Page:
Improving Access to Services for Victims of Crime in Nova Scotia

News Release

October 12, 2016 – Halifax, NS – Department of Justice Canada

Victims of crime deserve to have access to services that respond to their needs as well as the needs of their families and communities.

Today, Member of Parliament for Halifax Andy Fillmore, on behalf of the Honourable Jody Wilson-Raybould, Minister of Justice and Attorney General of Canada, accompanied by the Honourable Diana Whalen, Minister of Justice and Attorney General of Nova Scotia, announced funding of more than $3.75 million over five years to help Victims Services at the Nova Scotia Department of Justice build its capacity to respond to an increasing demand for victims services. The funding will support direct services to victims of crime that include services tailored to Indigenous victims, resources to help victims collect restitution payments from offenders, and measures to facilitate the participation of victims in the justice system.


“Victim services are an important part of a justice system that is fair, efficient and accessible to all Canadians. Victims should have access to services and programs that can help them recover from the crimes committed against them, as well as opportunities for meaningful participation in the criminal justice system. This can be particularly true for victims who also are more vulnerable due to cultural, social and economic challenges. This includes women, Indigenous peoples, minority groups and immigrants. I am pleased that this funding will provide enhanced supports to these and other victims.”

Andy Fillmore
Member of Parliament for Halifax

“I want to thank the Government of Canada for their investment in victim services on behalf of all Nova Scotians," said Justice Minister Diana Whalen. "This agreement will help victims of crime navigate the justice system and receive the support they need.”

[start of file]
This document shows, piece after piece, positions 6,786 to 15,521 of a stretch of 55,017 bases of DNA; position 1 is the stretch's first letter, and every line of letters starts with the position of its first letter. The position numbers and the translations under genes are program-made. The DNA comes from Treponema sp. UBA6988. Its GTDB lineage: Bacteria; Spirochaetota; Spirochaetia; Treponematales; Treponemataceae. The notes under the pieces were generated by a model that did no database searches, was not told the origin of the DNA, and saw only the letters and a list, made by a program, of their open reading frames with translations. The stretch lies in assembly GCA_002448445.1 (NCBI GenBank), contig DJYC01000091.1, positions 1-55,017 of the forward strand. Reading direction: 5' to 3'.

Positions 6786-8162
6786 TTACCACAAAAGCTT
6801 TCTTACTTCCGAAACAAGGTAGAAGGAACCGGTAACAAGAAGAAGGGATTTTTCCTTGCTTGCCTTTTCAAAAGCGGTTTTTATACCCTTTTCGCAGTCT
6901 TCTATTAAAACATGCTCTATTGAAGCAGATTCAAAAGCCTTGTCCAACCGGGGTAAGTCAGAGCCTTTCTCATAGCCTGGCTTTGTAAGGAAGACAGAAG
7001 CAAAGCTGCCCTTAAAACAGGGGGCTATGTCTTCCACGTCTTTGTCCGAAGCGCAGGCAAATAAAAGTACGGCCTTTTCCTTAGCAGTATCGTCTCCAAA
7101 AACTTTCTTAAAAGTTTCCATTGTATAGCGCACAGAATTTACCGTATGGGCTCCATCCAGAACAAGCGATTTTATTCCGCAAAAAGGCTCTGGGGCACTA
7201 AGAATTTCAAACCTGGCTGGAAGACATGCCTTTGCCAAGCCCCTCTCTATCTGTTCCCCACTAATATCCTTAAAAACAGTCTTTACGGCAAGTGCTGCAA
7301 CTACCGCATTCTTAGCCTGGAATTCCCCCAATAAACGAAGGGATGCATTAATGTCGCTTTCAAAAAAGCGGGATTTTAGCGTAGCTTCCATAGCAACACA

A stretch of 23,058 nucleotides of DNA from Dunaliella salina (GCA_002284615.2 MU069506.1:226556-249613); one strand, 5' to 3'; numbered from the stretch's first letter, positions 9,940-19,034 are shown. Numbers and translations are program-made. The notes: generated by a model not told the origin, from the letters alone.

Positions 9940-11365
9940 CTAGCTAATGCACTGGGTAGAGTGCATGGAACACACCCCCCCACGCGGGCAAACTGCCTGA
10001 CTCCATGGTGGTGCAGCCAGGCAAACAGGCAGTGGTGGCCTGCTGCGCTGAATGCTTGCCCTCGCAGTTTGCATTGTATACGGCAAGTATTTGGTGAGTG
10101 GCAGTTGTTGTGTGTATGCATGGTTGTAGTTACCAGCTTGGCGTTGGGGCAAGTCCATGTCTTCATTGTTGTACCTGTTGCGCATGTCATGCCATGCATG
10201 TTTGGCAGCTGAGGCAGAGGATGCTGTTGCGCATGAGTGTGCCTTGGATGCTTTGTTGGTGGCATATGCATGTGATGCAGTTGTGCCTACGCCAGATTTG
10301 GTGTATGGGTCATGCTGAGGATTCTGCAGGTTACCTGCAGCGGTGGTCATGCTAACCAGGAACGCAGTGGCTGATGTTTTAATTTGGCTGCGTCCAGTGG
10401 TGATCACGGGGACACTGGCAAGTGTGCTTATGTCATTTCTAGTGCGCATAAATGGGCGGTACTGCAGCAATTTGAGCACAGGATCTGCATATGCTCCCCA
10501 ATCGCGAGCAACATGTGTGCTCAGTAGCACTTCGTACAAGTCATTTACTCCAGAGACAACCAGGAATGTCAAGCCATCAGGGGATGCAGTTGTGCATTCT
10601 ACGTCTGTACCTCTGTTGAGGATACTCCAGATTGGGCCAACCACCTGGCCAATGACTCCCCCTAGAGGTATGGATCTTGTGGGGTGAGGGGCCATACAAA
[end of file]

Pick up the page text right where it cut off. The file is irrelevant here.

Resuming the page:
The Honourable Diana Whalen
Minister of Justice and Attorney General of Nova Scotia

Quick Facts

  • Indigenous people are often over-represented in the criminal justice system, both as offenders and as victims of crime. This funding responds to the needs of victims of crime who are Indigenous by supporting an Aboriginal Victim Case Coordinator position in the Provincial Victim Services Program and contributing to culturally supportive services delivered by the Mi'kmaw Legal Support Network.
  • The Government of Canada's contribution will help fund a coordinator to assist victims in collecting restitution payments from offenders. Enforcing restitution payments in civil courts is often a long and complex process that is rarely successful.
  • The Canadian Victims Bill of Rights includes rights for victims to participate in the criminal justice process. This funding will help cover victims' expenses when travelling to court to deliver their impact statements. As well, the funding will go towards testimonial aids such as video conferencing equipment that would allow victims to provide testimony or impact statements from outside the courtroom.
  • This contribution is made available through the Department of Justice Canada's Victims Fund. In 2016-2017, this Fund will provide more than $21 million to provincial and territorial governments and non-governmental organizations to increase awareness and knowledge of victim issues, legislation, and services available, as well as to develop and deliver victim programs, services, and assistance to meet gaps in services for victims of crime. To date, Justice has also announced Victims Fund agreements with the provinces of British Columbia, Prince Edward Island and New Brunswick.

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